To the east of North Mecklenburg Park in Huntersville’s northeast, one can find North Prong Clark Creek. Part of the waterway is located in the NorthStone Country Club. The creek provides a perfect place for those looking for a peaceful and quiet bank fishing experience. Largemouth bass and bluegill are what anglers can find in its waters. Take note that there are rules indicating to employ put-and-take fishing. The creek has trails and a picnic area and is wheelchair accessible. Simple spinning and baitcasting are how most catch fish from the stream.

Close to Lake Norman, anglers can head to the Catawba River near Lake Norman to the town’s west. The river feeds water into the lake, drains down to Mountain Island Lake, and empties into the Atlantic Ocean. The river is the best place for river fishing enthusiasts as its expanse of waters acts as a home to a variety of freshwater fish. An angler can spot coldwater species in its upper reaches like brown trout, rainbow trout, brook trout, walleye, and smallmouth bass. The lower reaches have largemouth bass, striped bass, blue catfish, channel catfish, and flathead catfish who like living in warmer water. Other fish in the river are common carp, white bass, spotted bass, and black crappie. The river’s waters are cool in the summer and warm in the winter, so it is regularly stocked with trout. Though an angler can go wading in the river, most fishing is done by drift fishing on a boat. Fly fishing is also a common way to catch fish in the river. Anglers into reservoir fishing can head to the Rock Hill Area, where Lake Wylie is. Lake Wylie, which sprawls across the North Carolina-South Carolina border, is a fishing tournament hotspot.

Most local fishing tournaments are held in Lake Norman with a prominent focus on bass fishing. Some of the events held in Huntersville are the Carolina Bass Challenge's Classic, the S.A.B.A. Fishing Tournament, and the Phoenix Bass Fishing Tournament.


Top 10 Fish Species in Huntersville, NC

The top 10 fish species found in Huntersville, North Carolina, are channel catfish, blue catfish, flathead catfish, black crappie, largemouth bass, smallmouth bass, striped bass, brown trout, rainbow trout, and brook trout.

Seasonal Fishing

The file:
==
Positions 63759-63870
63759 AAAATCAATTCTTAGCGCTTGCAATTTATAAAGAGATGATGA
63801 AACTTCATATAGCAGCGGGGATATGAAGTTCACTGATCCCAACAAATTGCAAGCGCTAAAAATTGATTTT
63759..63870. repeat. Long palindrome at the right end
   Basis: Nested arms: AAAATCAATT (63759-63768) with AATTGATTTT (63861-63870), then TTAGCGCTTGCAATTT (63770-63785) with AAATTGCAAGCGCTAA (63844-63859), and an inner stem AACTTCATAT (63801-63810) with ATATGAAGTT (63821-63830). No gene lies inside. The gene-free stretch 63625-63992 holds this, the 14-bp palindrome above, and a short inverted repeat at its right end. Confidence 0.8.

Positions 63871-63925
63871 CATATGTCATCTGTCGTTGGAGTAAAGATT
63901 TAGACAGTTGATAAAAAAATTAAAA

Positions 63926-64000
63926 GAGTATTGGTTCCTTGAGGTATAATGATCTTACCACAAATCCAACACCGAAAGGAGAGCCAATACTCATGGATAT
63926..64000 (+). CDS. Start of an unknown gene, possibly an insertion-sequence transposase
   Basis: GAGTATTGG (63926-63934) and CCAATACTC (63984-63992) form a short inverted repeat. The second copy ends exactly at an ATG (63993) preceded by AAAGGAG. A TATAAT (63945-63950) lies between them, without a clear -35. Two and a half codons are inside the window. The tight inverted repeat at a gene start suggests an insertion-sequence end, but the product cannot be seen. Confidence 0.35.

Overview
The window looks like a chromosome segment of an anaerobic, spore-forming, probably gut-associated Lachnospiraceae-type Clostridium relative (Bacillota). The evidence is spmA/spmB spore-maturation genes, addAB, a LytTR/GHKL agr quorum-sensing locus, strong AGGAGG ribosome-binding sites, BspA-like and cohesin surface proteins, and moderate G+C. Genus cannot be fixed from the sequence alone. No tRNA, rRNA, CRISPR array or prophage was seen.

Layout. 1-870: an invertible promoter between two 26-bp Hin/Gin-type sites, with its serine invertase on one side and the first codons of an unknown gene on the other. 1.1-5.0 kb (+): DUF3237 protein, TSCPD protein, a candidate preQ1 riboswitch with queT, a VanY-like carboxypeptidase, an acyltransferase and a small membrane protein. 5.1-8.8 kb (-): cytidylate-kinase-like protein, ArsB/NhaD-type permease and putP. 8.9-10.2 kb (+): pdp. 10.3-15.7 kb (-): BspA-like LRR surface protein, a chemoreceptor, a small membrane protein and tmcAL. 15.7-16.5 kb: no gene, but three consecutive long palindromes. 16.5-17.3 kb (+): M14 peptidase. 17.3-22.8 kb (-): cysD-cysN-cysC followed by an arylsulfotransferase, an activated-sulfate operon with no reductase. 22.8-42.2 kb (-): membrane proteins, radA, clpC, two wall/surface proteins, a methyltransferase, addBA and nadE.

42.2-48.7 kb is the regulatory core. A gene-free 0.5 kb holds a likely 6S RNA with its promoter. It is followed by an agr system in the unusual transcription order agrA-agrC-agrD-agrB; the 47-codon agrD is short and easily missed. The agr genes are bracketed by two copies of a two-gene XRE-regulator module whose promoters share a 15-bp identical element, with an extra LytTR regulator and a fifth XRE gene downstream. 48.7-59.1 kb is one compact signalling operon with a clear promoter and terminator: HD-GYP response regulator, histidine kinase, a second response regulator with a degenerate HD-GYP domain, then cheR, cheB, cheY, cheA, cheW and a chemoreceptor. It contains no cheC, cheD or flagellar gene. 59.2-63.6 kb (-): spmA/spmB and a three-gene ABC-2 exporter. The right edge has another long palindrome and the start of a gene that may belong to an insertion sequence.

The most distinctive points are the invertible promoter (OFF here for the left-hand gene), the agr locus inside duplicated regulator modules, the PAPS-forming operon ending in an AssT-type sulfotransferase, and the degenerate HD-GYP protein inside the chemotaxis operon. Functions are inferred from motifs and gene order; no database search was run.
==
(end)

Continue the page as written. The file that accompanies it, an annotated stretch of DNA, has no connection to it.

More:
Bass species, including largemouth, smallmouth, white, and striped bass, are best targeted in the spring. From March through May, an angler can find plenty of bass during their spawning season. Catfish and crappie also spawn in the same period as bass. The best months to catch channel, blue, and flathead catfish are April, May, September, and October. Bream or panfish species like yellow perch, white perch, and bluegill can be caught all year. Spring and winter are excellent times to target bluegill. Because walleye prefer low light conditions, spring and fall are the best times to fish for them. 

Experience Huntersville’s Nature and History

Huntersville is home to many historical and cultural landmarks, nature parks, and sites that showcase the area’s unique beauty.

1. Book a Fishing Charter

With main and large waterways found in and around Huntersville, fishing has been deemed one of the most popular outdoor activities. Exploring the vastness of Lake Norman and the Catawba River will be easier for an angler who can book a fishing charter. Boat rental services and bait and tackle shops are readily available in known fishing areas.

2. Explore By Foot

Huntersville is very walkable and can be explored on foot. Lake Norman is near numerous walking and hiking trails. The Carolina Raptor Center offers a walking tour on nature trails where you can see and learn about birds. The Davidson Nature Preserve allows visitors to hike through the 60 acres of the Rocky River Bluff for free.

3. Go On a Historical Driving Tour

The Charlotte-Mecklenburg Historic Landmarks Commission provides a driving tour of the history of North Mecklenburg County. Huntersville's tour route showcases many historical and cultural landmarks like the Blythe Homestead, Rural Hill, and the Caldwell Station School. 

Fish in Huntersville and beyond.